In accordance with the present invention, apparatus for casting ingots and for increasing ingot yield is provided comprising an ingot mold having an interior wall defining a mold cavity provided with a necked-down bottle top portion. The bottle-top portion is of sufficient length to produce between the primary and secondary pipe cavities formed in the cast ingot a solid bridge of metal through which a crop shear can pass without severing the secondary pipe cavity.

Preferably, the steel poured into the mold is a killed steel; and the upper part of the necked-down bottle-top portion is lined with a hot top comprising sideboards having a covering of exothermic material. In order to achieve the desirable results of the invention, and assuming that a 3% silicon steel is being cast, the volume encompassed by the hot-top sideboards should be in the range of 6 to 9% of the total volume of the mold.

The above and other objects and features of the invention will become apparent from the following detailed description taken in connection with the accompanying drawings which form a part of this specification, and in which:

FIG. 1 is a partially broken-away plan view of the ingot mold of the invention;

FIG. 2 is a partially broken-away side view of the ingot mold of the invention; and

FIGS. 3A-3D are schematic illustrations showing the effect of the length of the necked-down portion of the mold on the formation of primary and secondary pipe cavities.

With reference now to the drawings, and particularly to FIGS. 1 and 2, the ingot mold shown comprises an upstanding casting 10 provided with lugs 12 adapted for engagement with an ingot stripper mechanism. The mold is of the big-end-down type and is provided with an interior mold cavity 14. The cavity 14 has a lower, tapered portion 16 which terminates at its upper end in a necked-down portion 18 having sloping side walls 20 extending along the length but not necessarily the width of the ingot cavity. Portion 18, in turn, communicates with a neck portion 21 of reduced cross-sectional area. The neck portion 21, as shown, has inserted therein a hot top 22 preferably having an exothermic substance covering its inner walls. It is important that the hot top 22 does not extend all the way down to the tapered portion 16 in order that the metal in the lower part of the neck portion will directly contact the mold side walls and rapidly chill to form a solid bridge of metal in this area.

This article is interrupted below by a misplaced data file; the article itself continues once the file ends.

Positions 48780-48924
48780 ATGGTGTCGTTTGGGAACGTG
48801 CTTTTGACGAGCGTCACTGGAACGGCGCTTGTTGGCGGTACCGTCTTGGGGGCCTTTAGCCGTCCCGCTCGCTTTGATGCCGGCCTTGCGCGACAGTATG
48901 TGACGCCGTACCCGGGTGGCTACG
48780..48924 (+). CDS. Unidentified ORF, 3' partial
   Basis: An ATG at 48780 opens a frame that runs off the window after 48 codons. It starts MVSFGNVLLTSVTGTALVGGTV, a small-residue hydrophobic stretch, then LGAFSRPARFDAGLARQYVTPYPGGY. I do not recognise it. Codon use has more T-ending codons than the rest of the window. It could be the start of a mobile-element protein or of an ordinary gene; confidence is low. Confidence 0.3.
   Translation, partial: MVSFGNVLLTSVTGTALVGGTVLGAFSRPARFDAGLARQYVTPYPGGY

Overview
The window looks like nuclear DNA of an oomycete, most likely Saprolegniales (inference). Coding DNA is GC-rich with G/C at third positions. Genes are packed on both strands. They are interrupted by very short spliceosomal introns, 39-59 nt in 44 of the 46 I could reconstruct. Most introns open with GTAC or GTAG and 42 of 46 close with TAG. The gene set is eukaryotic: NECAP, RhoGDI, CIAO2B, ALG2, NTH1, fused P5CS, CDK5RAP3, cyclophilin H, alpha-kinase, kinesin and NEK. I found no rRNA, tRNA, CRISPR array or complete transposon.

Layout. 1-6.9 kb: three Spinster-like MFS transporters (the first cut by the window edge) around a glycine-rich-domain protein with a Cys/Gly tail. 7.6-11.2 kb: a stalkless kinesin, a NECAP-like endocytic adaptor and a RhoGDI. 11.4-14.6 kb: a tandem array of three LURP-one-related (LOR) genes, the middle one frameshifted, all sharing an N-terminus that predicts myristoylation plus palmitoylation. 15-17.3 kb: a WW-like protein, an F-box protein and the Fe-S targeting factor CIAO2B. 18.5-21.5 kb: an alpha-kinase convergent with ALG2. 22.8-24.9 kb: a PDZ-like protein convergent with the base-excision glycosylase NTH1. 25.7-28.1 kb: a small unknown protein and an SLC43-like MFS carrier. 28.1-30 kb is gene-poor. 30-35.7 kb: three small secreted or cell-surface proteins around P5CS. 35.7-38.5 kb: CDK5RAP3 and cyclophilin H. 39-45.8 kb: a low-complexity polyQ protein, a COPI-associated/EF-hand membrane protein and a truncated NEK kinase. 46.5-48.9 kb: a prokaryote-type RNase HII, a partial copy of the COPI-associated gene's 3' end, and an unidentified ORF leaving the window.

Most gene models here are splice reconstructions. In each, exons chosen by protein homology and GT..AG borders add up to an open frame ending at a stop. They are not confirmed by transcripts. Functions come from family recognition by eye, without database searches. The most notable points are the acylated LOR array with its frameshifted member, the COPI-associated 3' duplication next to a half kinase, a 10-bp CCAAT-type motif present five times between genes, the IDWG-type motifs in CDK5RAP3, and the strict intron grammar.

Cross sections of typical ingots cast in a mold of the type shown in FIGS. 1 and 2 under varying conditions are illustrated in FIGS. 3A-3D. In FIG. 3A, it will be noted that there is formed in the neck portion 23 a primary pipe cavity 24 which occurs due to shrinkage of the solidified steel. Beneath the primary pipe cavity 24 is a secondary pipe cavity 26. As was explained above, after the ingot is formed into a slab, the portion of the slab containing the primary pipe cavity 24 must be cropped off. At the same time, care must be taken not to penetrate the secondary pipe cavity 26 which is subsequently welded or squeezed together during the rolling process. Otherwise, if the secondary cavity 26 is severed, air will enter it and form an oxide scale which will be included in the final rolled product, an obviously undesirable result. It is important, therefore, to maximize the length of the solid metal bridge between the bottom of the primary pipe 24 and the top of the secondary pipe 26 since it is a matter of judgment on the part of the operator as to where the crop shear should penetrate the slab. In this respect, the dimensions A, B and C shown in FIG. 3A are critical; however, it should be understood that the length B of the tapered portion 28 is important primarily to insure that maximum yield is obtained when rolling from ingot to hot band. Dimension A is the length of the neck portion 23, and dimension C is the length of the main, tapered part 30 of the ingot. The neck portion 23 may typically have a horizontal width of about 16 inches and a horizontal length of about 43 inches. In FIG. 3A, the length A of the neck portion 23 is 17 inches; length B of the tapered portion 28 is 8 inches; and the length C is 63 inches. The depth of the hot top 22 is 13 inches. Under these circumstances, only about 3.25 inches of solid metal exist between the bottom of the primary pipe 24 and the top of the secondary pipe 26. In FIG. 3B, the design is the same as that of FIG. 3A except that the length C of the main body 30 of the ingot has been shortened to 61 inches from 63 inches. Under these conditions, the distance between the bottom of the primary pipe 24 and the top of the secondary pipe 26 is again about 3.25 inches, which is unsatisfactory.